“They look so pretty!” That’s what I said the first time I saw an adult emerald ash borer (EAB). But I soon learned from our VDOF Forest Health team that this green insect’s destruction is anything but pretty.

EAB came to the United States from Asia, was first discovered in Northern Virginia in 2008 and is boring its way through ash trees from Michigan to Virginia. “Adult ash borers are metallic green beetles that can be seen flying around the tops of ash trees in late spring and early summer,” VDOF Forest Health Manager Lori Chamberlin said. “These beetles lay eggs on ash bark, and the larvae that hatch tunnel into the tree and feed under the bark. This disrupts the flow of water and nutrients within the tree – effectively choking it to death.”

No ash tree native to Virginia is resistant to EAB, according to Chamberlin. And, unless they are treated before or very early in the infestation, all ash trees that are infested will eventually die.

Hope for Landowners

But there is an arsenal to push these invasive insects back.  “We recommend either a stem injection or a soil drench,” said Chamberlin. “But the time to do this is now, because once an ash tree has lost more than 30 percent of its canopy, it’s too late to save the tree.”

Chamberlin recommends that landowners contact a certified arborist to discuss the treatment options, their costs and the timing of these treatments.

Chemical treatment is effective and most appropriate for high-value landscape trees. Unfortunately, treatment is not normally effective in a forest setting. According to forest survey data, ash makes up approximately two percent of Virginia’s forests. However, it can comprise a significant portion of individual forest stands, especially in riparian and mountainous areas. If you own forestland with a large component of commercially valuable ash, the VDOF recommends discussing your forest management options with a professional forester. Options may range from conducting a silvicultural harvest to doing nothing and leaving the dying/dead trees as wildlife habitat. Check out additional information about professional consulting foresters working in the Commonwealth.

Cutting Edge Push Back

I went out this summer with Lori Chamberlin, VDOF Forest Health Specialist Katlin Mooneyham and University of Virginia Forest Health Intern Kendra Counts  to try out an EAB management method in Cumberland State Forest (check out the video up top).  It was hot; there were mosquitoes and waist-deep poison ivy. But the work this team accomplished will go a long way towards learning how best to fight back against EAB.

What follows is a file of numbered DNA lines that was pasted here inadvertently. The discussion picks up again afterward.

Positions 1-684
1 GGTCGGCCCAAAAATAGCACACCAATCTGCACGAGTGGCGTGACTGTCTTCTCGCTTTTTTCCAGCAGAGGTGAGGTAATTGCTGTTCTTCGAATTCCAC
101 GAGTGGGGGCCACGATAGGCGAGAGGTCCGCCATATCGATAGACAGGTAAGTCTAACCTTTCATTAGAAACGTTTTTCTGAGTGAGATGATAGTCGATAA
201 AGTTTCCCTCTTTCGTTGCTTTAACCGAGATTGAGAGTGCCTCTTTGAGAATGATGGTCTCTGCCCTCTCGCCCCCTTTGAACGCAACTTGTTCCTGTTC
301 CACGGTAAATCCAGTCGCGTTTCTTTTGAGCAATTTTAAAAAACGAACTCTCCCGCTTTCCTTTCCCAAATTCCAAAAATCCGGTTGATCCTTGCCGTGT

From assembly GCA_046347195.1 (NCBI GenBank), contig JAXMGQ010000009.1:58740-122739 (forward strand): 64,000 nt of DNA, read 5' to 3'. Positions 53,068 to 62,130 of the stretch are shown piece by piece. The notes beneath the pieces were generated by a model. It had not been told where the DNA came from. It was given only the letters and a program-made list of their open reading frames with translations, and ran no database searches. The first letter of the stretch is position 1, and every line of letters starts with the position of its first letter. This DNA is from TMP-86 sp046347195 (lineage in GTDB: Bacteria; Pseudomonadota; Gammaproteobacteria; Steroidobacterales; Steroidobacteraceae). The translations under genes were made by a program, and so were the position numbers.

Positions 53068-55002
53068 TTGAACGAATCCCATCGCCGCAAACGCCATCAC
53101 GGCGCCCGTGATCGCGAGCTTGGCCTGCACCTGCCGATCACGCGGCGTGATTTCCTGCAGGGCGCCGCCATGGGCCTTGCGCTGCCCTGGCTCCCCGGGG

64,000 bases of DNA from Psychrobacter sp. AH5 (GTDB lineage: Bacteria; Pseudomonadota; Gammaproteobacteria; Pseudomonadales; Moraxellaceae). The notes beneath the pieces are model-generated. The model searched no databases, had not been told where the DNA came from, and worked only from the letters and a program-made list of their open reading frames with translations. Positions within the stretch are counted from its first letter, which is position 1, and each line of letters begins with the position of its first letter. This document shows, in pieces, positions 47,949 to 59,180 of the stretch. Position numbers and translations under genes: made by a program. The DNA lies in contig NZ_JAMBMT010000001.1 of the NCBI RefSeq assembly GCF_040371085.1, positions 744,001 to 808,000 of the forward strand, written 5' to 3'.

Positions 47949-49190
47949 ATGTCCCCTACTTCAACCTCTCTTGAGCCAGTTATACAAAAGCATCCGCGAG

As we waved off mosquitoes and navigated the underbrush, Chamberlin and Mooneyham explained that biological control is the most effective effort that we can use in controlling these beetles as they move through forested settings where other control options are not viable. The only other real shot we have at controlling EAB is use of insecticides, but in forests that is difficult because of the amount of ash present and the expense of treatment for that many trees.

“Biological control is a key tool in the integrated pest management toolbox for controlling invasive species,” said Mooneyham. “When we’re faced with a widespread attack, such as we are currently experiencing in Virginia with EAB, we need all the help we can get.”

I like to refer to this summer’s experience as “releasing the hounds,” but we actually released parasitoid wasps. Two releases occurred this summer, one in Whitney State Forest in Warrenton and one in Cumberland State Forest in Cumberland. At Whitney 600 Oobius agrilus (a species that attacks EAB eggs) and 855 Tetrastichus plannipennis (a species that attacks EAB larvae) were released. At Cumberland 400 Oobius agrilus and 403 Tetrastichus plannipennis were released. These wasps pose no threat to humans –– they don’t sting and in fact they are very tiny (really…check them out in the video!).  Tetrastichus plannipennis is only 3-4 mm in size and Oobius agrilus is similarly very small.

And don’t worry; they’re safe (unless you’re an EAB), legal and extensively tested. VDOF received approval to release thIMG_0813ese wasps from USDA APHIS since testing in quarantine showed that they were not a threat to other native insects or animals. This also means that since the wasps are so species-specific for their prey that their population rises and falls along with changes in EAB populations!





The VDOF Forest Health staff continues to monitor the establishment of these predators over the next few years at these two sites and hopefully more releases on other state lands will follow. Ultimately, the release of these parasitoids is one of the efforts VDOF is pursuing to protect ash throughout Virginia and gives hope that EAB’s march through our state can be slowed. F

Click here to learn more about EAB or these parasitoids.